Enhancing Aquatic Habitat in Presque Isle Bay


A habitat is the natural setting where a plant or animal lives. There are many human and naturally occurring impacts to habitats, which can alter a species ability to live and thrive.

One of Pennsylvania Sea Grant’s partners, the Pennsylvania Fish & Boat Commission, works to enhance lake habitat for fish and aquatic species throughout Pennsylvania, including Presque Isle Bay, in Erie. Enhancements are made through the installation of man-made structures that mimic natural fish habitat and result in healthier, more diverse aquatic communities. That’s good for the fish, anglers — and for the local economy, which relies on tourism and fishing.

The structures offer cover and specific habitats that fish need for spawning and feeding so they can survive and thrive. They also provide newly hatched juvenile fish, called ‘fry,’ with protection and cover so they can survive and mature.

For twenty-three years, volunteers with the Erie-based organization, Save Our Native Species of Lake Erie (S.O.N.S.), have been working with tVolunteers with SONS of Lake Eriehe Commission, PA Department of Conservation and Natural Resources (DCNR), and PA Department of Environmental Protection (DEP) to build and deploy the habitat structures in Presque Isle Bay. Their efforts began in 1995, and continue to expand and broaden to make room for new partners - including Pennsylvania Sea Grant. 

Pennsylvania Sea Grant’s Maritime Education Specialist, David Boughton, saw the fish habitat enhancement efforts as a grand educational opportunity for local students, already engaged in PA Sea Grant’s Fisheries Science Program, to lend a hand and learn about aquatic habitats. In 2011, Boughton and students from the Erie-region school district joined the Commission, DCNR, DEP, and S.O.N.S., in the effort to build, deploy, and monitor structures.

Each year since, Boughton and students participate in the effort. Recently, students participating in the "Lake Erie Shipboard Science" program had the opportunity to monitor the underwater activity using student-built underwater remotely operated vehicle (ROV) robots, which were built by another Sea Grant-led student activity.

PA Sea Grant's David Boughton works with volunteers and students

 

“Working with the S.O.N.S. volunteers and state partners to enhance habitats has taught students valuable information about aquatic ecosystems and career opportunities,” said David Boughton. “This work has value on many levels – not just for aquatic communities – but for human communities too.”  

 

 

Installation

Volunteer-made structures have been part of the Commission’s habitat management for more than twenty years. Each structure has a thirty-year plus lifespan and are often made of native materials including wood, logs and branches from tree species like hemlock and pine, and rock rubble.There are generally three types of structures are used, with the most common being the porcupine crib.
 

 Students, Commission staff, S.O.N.S. volunteers, and PA Sea Grant participate in building the structures, which can weigh up to 600 pounds.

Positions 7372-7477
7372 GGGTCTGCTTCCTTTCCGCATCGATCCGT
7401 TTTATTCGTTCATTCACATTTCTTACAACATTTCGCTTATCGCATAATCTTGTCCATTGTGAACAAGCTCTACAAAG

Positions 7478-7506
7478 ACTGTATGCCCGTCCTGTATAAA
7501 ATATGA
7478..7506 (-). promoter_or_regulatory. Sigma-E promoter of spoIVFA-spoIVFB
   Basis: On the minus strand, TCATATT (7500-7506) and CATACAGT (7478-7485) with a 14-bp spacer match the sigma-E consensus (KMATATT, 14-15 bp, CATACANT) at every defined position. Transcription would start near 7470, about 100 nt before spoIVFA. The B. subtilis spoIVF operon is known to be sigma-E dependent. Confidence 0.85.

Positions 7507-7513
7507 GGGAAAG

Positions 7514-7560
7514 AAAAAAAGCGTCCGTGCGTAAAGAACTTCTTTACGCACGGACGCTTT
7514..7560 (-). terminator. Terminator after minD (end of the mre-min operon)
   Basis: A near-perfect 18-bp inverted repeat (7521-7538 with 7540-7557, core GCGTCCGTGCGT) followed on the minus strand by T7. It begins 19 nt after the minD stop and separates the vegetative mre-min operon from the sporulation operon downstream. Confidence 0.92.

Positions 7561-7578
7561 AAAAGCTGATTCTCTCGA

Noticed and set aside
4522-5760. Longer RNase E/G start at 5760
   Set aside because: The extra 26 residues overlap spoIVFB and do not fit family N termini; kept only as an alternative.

PA Fish & Boat Commission, S.O.N.S. of Lake Erie, PA Sea Grant, volunteers, and students installing porcupine cribs - soon to become underwater fish habitat. Credit Anna McCartney          

 

Deployment

Each year, usually in early October, students, staff, and volunteers build a minimum of twenty structures. The structures are then loaded onto a specially designed PA Fish & Boat Commission boat and deployed into Presque Isle Bay, including sites near the Niagara Boat Launch, the outflow of Mill Creek, Hammermill cribs area, and the South Channel fishing area. 

 

Presque Isle Bay Aquatic Habitat Enhancement Sites 

CLICK HERE for a full-size version

 

 

 

   

 

Monitoring

Summertime gives Commission biologists, PA Sea Grant, volunteers, and students the opportunity to survey existing structures to document fish counts and species identification.  

In early August 2018, Commission biologists completed an underwater survey of the structures using surface supplied air (Brownies Third Lung). Diving with surface supplied air allowed them to spend extended time underwater to survey the fish and how they interacted with the structures.

The August 2018 survey showed success - the biologists identified eleven different fish species and the structures were teeming with small native fry. In addition, biologists noted that there were surprisingly few Round goby in the structures, Zebra mussel colonization was limited to the concrete weighted blocks, and that the structures had remained on the surface of the lake bottom versus being buried in the sediment. Watch the PA Fish & Boat Commission's underwater video! 

 Underwater fish habitat structure - photo includes link to underwater video  monitoring underwater structures - photo includes link to online video

Surface supplied air diving equipment; PA Fish & Boat Commission habitat experts preparing underwater photography gear. Underwater images of fish habitat enhancements, credit PA Fish & Boat Commission. Click on either of the underwater photos above to watch the underwater video footage shot and edited by the PA Fish & Boat Commission. 

  

PA Sea Grant's David Boughton prepares underwater ROV to gather water quality data.

For more information visit:

PA Fish & Boat Commission 

Save Our Native Species (S.O.N.S.) of Lake Erie

 

 

 

 

 

Main Office: Tom Ridge Environmental Center 301 Peninsula Dr., Suite 3 Erie, PA 16505 814-217-9011